EATING - Mark 14:12-25

A Communion Meditation with the St. James' Anglican congregation, Kingston, Ontario, on June 26, 1983
by Robert Brow (

As we share in this communion service this evening I would like us to think about the importance of eating together. Notice the words in our Gospel Reading. "Where is my guest room where I may eat the Passover with my disciples" (Mark 14:14). The disciples were to get ready the Last Supper which Jesus wanted to eat with his disciples.

This was not the Passover seder meal which was always eaten with one's family. Jews viewed a day as beginning after sundown, and this evening was the beginning of the long Day of Preparation before the Passover (Mark 15:42, as in Matthew 26:5; 27:62; Luke 23:54; John 19:14, 31, 42). Jesus wanted to prepare for the betrayal, trial, and death by crucifixion by eating with his disciples.

Surely he had other things to think about? Why was eating so important for him? My favorite parable is when the prodigal son came back from the far country. "Get the fatted calf and kill it, and let us eat and celebrate; for this son of mine was dead and is alive again; he was lost and is found" (Luke 15:23-24). That was eating to give thanks and celebrate But if you think about it, eating can have many meanings.

One of our friends, Andrew Merrick, was a Polish fighter pilot who fought all the way through the Battle of Britain. Then he was shot down over occupied France. The German pilot who shot him down was immediately downed by Andrew's buddy. And both came down by parachute. The German pilot had Andrew brought to the officer's mess, and they ate and drank together that evening. Then they saluted each other, and Andrew had to be taken off to prison camp. I often use that story to illustrate Jesus' words about loving enemies by eating together. That meal made all the difference to how these two men, who were deadly enemies, felt about each other.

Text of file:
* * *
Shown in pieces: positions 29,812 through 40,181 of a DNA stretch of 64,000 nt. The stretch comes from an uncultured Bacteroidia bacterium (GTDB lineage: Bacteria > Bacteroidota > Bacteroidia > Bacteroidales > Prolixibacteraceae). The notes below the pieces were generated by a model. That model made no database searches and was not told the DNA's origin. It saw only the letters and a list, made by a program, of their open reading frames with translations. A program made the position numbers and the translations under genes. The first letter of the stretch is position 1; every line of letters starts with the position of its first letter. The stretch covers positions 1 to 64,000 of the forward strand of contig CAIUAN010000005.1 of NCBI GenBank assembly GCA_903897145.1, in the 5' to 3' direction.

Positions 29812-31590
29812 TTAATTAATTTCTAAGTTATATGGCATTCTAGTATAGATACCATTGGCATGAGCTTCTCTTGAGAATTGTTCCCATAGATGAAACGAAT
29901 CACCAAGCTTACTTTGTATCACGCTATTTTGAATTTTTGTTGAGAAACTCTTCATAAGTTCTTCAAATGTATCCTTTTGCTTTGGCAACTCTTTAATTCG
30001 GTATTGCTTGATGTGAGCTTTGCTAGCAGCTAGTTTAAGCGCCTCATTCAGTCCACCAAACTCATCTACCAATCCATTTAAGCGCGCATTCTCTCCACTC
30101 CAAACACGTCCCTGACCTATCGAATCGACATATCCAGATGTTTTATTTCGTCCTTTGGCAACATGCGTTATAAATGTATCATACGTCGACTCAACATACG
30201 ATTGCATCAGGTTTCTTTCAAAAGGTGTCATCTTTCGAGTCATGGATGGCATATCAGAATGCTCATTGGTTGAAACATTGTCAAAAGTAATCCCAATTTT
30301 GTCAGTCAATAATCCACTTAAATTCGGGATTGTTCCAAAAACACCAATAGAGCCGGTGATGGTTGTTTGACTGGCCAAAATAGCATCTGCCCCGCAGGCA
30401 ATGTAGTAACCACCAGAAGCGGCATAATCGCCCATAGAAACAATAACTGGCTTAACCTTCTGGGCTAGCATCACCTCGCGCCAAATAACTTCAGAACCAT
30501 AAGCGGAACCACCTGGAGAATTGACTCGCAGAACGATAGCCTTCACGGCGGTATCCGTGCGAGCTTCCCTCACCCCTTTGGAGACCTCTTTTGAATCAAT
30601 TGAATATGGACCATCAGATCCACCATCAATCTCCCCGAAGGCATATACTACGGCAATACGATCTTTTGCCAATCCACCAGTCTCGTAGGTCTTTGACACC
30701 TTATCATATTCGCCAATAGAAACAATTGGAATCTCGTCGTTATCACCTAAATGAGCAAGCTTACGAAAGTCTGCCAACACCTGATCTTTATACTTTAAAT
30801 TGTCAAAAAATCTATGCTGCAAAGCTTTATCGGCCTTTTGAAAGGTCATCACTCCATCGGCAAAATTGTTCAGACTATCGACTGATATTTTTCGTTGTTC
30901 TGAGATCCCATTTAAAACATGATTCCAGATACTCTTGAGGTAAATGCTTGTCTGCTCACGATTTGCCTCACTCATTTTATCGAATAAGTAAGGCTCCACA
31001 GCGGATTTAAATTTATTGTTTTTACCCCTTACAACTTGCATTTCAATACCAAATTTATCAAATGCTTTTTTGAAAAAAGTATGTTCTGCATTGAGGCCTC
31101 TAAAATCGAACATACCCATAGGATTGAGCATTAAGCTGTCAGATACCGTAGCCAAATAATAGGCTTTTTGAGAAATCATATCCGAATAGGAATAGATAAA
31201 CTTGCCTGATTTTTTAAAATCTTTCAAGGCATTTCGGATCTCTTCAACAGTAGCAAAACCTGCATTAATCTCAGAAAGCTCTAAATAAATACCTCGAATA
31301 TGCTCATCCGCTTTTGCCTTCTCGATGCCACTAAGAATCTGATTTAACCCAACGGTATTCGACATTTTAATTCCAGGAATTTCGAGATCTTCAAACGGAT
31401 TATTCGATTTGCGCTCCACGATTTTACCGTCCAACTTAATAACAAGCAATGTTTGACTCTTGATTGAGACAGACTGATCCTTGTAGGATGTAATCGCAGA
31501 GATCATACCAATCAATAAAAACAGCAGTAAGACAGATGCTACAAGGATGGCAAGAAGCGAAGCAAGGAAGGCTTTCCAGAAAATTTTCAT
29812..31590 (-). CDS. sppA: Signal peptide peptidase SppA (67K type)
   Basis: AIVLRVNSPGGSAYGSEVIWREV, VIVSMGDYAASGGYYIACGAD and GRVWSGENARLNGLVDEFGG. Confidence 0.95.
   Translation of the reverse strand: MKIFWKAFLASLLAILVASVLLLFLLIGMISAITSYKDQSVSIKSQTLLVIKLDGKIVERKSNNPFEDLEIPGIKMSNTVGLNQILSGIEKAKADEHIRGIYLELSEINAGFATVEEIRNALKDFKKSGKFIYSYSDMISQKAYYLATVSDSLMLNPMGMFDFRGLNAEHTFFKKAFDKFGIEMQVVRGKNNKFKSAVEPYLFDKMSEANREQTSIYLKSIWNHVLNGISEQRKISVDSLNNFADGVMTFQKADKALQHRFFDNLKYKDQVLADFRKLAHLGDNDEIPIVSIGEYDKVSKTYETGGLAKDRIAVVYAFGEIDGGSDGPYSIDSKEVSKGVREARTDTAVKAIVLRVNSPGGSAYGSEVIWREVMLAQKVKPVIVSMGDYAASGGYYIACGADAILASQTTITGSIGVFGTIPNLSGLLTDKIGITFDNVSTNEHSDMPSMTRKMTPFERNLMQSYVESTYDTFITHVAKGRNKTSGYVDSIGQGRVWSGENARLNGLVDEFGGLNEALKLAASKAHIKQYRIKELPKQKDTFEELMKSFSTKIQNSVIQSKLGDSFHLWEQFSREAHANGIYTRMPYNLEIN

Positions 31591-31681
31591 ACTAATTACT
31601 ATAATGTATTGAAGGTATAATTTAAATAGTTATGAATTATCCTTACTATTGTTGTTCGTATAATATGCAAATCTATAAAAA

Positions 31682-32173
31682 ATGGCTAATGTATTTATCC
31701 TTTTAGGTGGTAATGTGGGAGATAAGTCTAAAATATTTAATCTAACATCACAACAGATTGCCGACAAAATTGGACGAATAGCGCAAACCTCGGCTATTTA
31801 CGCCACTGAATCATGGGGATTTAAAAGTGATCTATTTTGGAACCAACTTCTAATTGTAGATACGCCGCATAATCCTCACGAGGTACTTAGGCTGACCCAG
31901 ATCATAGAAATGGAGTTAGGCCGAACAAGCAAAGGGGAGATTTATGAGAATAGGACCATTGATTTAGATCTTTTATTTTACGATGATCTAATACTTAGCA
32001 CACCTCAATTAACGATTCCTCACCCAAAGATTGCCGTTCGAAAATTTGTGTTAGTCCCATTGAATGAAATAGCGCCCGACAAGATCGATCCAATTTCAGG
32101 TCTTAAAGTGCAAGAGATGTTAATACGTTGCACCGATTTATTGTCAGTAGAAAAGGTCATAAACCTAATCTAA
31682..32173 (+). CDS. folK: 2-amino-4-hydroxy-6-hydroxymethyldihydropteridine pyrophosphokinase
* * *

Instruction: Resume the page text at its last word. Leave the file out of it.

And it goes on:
In the Gospels we read how the Pharisees got very angry with Jesus for eating with Levi and his mafia tax gathering friends and the drunks and prostitutes of the city. He did not lecture them, but ate with them. There is all the difference between people who try to do good to us from a distance, and those who eat with us.

When Mollie and I were in India we noticed that the first sign of genuine conversion was when a high caste Brahmin was willing to take communion with low caste Christians.

When a child is adopted the first change is being able to eat at the family table. "Other children have to ask permission. But now I have a right to eat with this family." It is eating together that creates a family. And that can happen very quickly.

Have you noticed that when we go away to Camp Iawah for a parish week-end, we suddenly become a family as we eat together. People who never eat together cannot become family. That is why our weekly communion service is so important.

As Jesus said to one of the seven churches of Asia Minor, "Listen! I am standing at the door, knocking; if you hear my voice and open the door, I will come in to you and eat with you, and you with me" (Revelation 3:20). That was addressed to a church congregation. But it also means that Jesus wants you to be family. And that means eating with him and other disciples.

But you can see he waits to be invited. We have to open the door. Why don't we do that as we talk to him in prayer.

Prayer Lord Jesus, I am astonished that you want me to be part of your family. I have tended to keep you out of my life. Now I want to eat at your table. As I open the door of my heart, please come in and eat with me.

Before we go on with our communion service we are going to break up into groups. I want you to share with each other examples of eating together in your experience. Then you could discuss what eating together could mean for us here in this church fellowship.

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